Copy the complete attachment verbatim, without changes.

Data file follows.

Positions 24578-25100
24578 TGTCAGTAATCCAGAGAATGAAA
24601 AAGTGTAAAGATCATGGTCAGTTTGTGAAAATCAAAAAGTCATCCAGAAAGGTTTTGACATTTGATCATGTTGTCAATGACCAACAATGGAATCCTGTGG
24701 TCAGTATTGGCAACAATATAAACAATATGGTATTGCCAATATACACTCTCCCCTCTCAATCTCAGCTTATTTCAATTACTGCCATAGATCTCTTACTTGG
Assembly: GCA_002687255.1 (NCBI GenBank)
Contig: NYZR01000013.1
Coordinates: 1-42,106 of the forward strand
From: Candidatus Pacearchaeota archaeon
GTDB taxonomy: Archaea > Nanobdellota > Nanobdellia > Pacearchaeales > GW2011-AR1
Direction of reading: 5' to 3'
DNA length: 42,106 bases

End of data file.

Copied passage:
Positions 24578-25100
24578 TGTCAGTAATCCAGAGAATGAAA
24601 AAGTGTAAAGATCATGGTCAGTTTGTGAAAATCAAAAAGTCATCCAGAAAGGTTTTGACATTTGATCATGTTGTCAATGACCAACAATGGAATCCTGTGG
24701 TCAGTATTGGCAACAATATAAACAATATGGTATTGCCAATATACACTCTCCCCTCTCAATCTCAGCTTATTTCAATTACTGCCATAGATCTCTTACTTGG
Assembly: GCA_002687255.1 (NCBI GenBank)
Contig: NYZR01000013.1
Coordinates: 1-42,106 of the forward strand
From: Candidatus Pacearchaeota archaeon
GTDB taxonomy: Archaea > Nanobdellota > Nanobdellia > Pacearchaeales > GW2011-AR1
Direction of reading: 5' to 3'
DNA length: 42,106 bases